I think you are looking too much in it. There is no more mystery than an architect building you a 90% scaled house of what was offered to save on material and manpower cost.

There is also the draw on the power available from the twin pusher rotor. Think that torque systems can eat away 10 to 15 % of engine available. Here you have twice the power requested in a cumbersome angled arrangement. Add also the extra drag of the wing sets (penalizing both on downwash, drag as weight induced drag) and you have a tiny platform left to find a function.
 

H_K

ACCESS: Confidential
Joined
Feb 21, 2010
Messages
139
Reaction score
243
@TomcatViP I don’t understand what you’re saying, from a physics perspective.

1) Why would this require twice the torque? (Torque is a function of main rotor power, not the # of anti torque devices)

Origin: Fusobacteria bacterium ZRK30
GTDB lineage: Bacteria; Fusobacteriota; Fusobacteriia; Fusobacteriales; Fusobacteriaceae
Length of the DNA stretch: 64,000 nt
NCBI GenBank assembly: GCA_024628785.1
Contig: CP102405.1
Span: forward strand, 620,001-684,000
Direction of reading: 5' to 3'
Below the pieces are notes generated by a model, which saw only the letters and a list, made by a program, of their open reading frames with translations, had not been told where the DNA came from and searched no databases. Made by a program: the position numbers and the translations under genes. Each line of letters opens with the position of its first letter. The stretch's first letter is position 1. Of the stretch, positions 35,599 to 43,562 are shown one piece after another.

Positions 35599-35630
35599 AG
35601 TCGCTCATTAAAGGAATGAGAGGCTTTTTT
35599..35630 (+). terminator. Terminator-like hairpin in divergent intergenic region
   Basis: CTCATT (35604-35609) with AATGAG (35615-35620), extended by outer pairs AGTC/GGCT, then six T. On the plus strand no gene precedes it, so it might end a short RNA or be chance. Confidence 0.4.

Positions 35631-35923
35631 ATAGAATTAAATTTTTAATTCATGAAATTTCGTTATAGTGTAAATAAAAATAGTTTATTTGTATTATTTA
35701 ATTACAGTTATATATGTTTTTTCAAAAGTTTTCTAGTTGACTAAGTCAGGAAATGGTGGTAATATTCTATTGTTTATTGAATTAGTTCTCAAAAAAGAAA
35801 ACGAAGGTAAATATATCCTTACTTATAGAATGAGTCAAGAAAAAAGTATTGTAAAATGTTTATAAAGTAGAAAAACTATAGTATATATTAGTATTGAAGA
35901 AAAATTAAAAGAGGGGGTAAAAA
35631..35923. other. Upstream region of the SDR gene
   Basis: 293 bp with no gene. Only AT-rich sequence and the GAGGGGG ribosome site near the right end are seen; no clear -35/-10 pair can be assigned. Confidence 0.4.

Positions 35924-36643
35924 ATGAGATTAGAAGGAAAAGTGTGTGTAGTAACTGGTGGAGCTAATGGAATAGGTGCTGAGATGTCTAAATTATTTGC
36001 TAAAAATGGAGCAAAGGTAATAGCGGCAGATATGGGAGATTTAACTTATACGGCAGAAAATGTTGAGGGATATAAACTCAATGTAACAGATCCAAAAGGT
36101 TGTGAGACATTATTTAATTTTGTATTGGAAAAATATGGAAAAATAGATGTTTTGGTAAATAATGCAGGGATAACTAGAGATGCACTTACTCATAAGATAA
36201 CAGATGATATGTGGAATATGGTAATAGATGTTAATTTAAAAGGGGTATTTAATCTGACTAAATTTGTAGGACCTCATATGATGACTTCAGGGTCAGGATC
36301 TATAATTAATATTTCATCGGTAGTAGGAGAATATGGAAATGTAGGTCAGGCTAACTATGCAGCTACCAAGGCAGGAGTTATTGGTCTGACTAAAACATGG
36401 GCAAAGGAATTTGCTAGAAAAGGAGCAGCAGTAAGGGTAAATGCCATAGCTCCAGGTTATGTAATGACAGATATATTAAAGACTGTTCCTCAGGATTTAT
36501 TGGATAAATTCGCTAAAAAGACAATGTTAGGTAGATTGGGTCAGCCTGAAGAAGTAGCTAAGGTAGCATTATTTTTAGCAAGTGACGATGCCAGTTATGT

2) Doesn’t a wing also create lift, which more than offsets drag (by definition)?

I see this rather the opposite... this looks like a very aerodynamically efficient arrangement, offering improved lift/drag both at normal cruise speeds and fast cruise speeds that normal helicopters can’t achieve. The only question is the extra installed weight - specifically how much of the performance and efficiency gains are cancelled out by the weight increase.
 

TomcatViP

Hellcat
Joined
Feb 12, 2017
Messages
2,968
Reaction score
1,583
My dear @H_K, lift offset weight. Power, drag.
I would invite you to re-read your high-school point mechanics cursus. Everything is there to grab the concepts more than intuitively.

I would agree however that "twice" sounds erroneous. My intended meaning was more double, two time etc...and was not quantitative.
 
Last edited:

TomcatViP

Hellcat
Joined
Feb 12, 2017
Messages
2,968
Reaction score
1,583
Expect some delays:
Airbus Helicopters is pushing off the first flight of its compound Racer—which stands for rapid and cost-efficient rotorcraft—to 2022. A company spokesman said the delay was the result of “the slowdown of several production lines caused by the pandemic.”

When initially announced in 2017, Airbus said Racer would begin flights in 2020.
 

Similar threads

Top